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Office Matters, Part 1: Reviving Work at the Office
Editor’s Note: This is part one of a three-part series from the Business and Institutional Furniture Manufacturers Association (BIFMA) on the return to the workplace and how the office is evolving due to the pandemic.
More than a year has passed since the pandemic sent the majority of the population home to work, learn and piece together our “new normal.” While the early success of remote work has prompted some companies to eliminate their physical offices, the adverse effects of working apart are difficult to ignore. Moving forward in a post-pandemic society, returning to in-person office environments will be pivotal for the future of work.
So, what’s the benefit of still working from home?
Remote work offers ultimate flexibility. No commute buys extra time, and video conferencing relaxes dress code. Innovative technology and telecommunications solutions have made communication seamless, meaning that employees can work more independently and establish more flexible hours.
Working from Home or Living at Work?
It’s this same flexibility and constant communication that now poses an issue for productivity and wellness. Employees are experiencing burnout at alarming rates—up to 76% of Americans, as estimated by a 2020 Spring Health study. Adding to the stress of the pandemic, blurring boundaries between the home and office have fostered unhealthy work habits.
The early productivity from remote work was bolstered by the novelty of merging public and private roles into the same space. Employees could manage multiple responsibilities of family, home, work, education and entertainment all from the same desk. While multitasking is generally assumed to be productive, our brains actually struggle to “reset” in between roles and priorities. This may be why 32% of employees experience better focus when working at the office versus at home.
Additionally, with “nowhere to go” and constant communication through technology, the natural breaks from work have eroded. Prior to the pandemic, the commute to the office allowed employees to plan their day or unwind from it. The physical journey of leaving the office also justified the end of the workday. In the home office, a few extra minutes can turn into hours, as there is no excuse not to send that extra email or finish the project.
The effects of continuous work are staggering. A recent report from Gallup revealed that fully remote employees have experienced higher burnout during the pandemic than those who’ve remained on-site. Burnout not only leads to a decline in productivity and engagement, it also bears a health risk. According to Gallup, employees experiencing high levels of burnout were 63% more likely to take a sick day and 23% more likely to visit the emergency room.
Why the Office Matters
Widespread remote work has also inadvertently highlighted inequities of different home office configurations. For the average employee or student, the home office or classroom is not separate from their living space. Resources like reliable Internet, comfortable seating, undisturbed space and office supplies might not be available for some employees depending on location or housing situation. Company office spaces democratize necessary resources, providing on-demand technology and a place to focus.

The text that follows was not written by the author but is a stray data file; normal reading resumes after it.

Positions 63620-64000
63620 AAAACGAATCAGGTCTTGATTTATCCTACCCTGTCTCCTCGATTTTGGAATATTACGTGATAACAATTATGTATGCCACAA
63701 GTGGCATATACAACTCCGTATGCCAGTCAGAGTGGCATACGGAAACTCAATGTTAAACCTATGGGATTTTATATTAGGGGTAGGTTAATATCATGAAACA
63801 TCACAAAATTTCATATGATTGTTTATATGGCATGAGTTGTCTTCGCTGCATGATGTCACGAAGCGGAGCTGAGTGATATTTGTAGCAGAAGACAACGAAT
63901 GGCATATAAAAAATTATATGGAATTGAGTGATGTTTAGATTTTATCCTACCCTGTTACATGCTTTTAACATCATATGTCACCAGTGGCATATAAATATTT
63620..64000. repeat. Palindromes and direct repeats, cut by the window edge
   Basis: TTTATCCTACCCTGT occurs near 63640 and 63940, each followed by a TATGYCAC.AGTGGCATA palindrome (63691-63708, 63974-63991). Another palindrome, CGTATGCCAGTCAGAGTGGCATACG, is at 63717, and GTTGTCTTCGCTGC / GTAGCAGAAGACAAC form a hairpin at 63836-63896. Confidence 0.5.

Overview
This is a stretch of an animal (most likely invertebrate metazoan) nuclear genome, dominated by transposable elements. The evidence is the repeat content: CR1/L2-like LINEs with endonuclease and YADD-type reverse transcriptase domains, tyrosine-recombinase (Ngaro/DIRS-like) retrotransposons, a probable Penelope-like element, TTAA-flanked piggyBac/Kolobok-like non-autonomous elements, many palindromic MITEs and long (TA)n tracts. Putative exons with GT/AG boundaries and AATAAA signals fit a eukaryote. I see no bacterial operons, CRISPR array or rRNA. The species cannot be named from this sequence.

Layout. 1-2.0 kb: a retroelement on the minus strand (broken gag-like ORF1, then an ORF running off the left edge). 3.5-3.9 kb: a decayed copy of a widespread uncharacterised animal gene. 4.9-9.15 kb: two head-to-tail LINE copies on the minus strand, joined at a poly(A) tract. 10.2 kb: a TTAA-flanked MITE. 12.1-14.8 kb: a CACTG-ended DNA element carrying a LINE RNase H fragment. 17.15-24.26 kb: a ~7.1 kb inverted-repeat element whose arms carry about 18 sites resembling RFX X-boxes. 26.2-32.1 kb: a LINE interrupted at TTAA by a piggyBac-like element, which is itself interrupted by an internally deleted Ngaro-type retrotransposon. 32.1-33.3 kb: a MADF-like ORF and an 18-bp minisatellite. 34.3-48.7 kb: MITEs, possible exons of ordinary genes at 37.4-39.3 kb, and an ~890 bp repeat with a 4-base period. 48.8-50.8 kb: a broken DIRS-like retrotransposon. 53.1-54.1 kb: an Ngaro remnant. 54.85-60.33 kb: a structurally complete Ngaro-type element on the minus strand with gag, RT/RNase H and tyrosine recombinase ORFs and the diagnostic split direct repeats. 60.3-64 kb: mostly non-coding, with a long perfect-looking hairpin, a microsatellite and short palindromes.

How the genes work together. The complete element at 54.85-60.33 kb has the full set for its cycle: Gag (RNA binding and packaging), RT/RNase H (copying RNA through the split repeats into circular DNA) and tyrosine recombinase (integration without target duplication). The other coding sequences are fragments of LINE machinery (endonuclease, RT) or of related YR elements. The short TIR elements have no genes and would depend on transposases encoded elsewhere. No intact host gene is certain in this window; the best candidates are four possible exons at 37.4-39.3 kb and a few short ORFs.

In contrast to the burnout at home, employees tend to have higher productivity at the office. In a recent Gensler study, employees overwhelmingly stated productivity factors as their reasons to choose in-person work at the company office at least some of the time.
In-person interaction at the office is also what develops social capital—the value derived from positive connections between people. Social capital is measured by the strength of our relationships, the information we learn and share, and the perception of our work’s meaning. In workplaces with high social capital, employees thrive, enjoying each other’s company and helping each other succeed. They feel that their values align with the company.
It was due to the office, to years of working side-by-side and amassing social capital, that teams could be so productive during the pandemic’s early stages. Trust, the ultimate relationship “glue,” preexisted the pandemic and the shift to remote work. It had been built in the moments between meetings or out at lunch.
Prior to the pandemic, workplaces were already transitioning towards physical spaces that helped foster social capital. Sprawling campuses with on-site health and sports facilities, childcare centers and complimentary dining experiences encouraged employees to stay together longer. “Open-offices” empowered employees to roam between independent and collaborative spaces.
It’s very difficult to create social capital in remote settings. The ability to collaborate in-person, to build meaningful work relationships through informal interactions contributes to a thriving work environment. Employees with some level of office time have reported higher personal creativity, problem-solving ability and overall quality communication than those that worked full-time at home.
The office space is crucial in providing a productive and socially energizing work environment. The honeymoon of working from home full-time is over, and companies must respond to burnout that has been the result for increasing number of their workforce. Returning to the office not only celebrates a reunion of employees in a shared space—it creates the social ties that are necessary in trying times.
About the author: BIFMA is the not‐for-profit trade association for business and institutional furniture manufacturers. Since 1973, BIFMA has been the voice of the commercial furniture industry.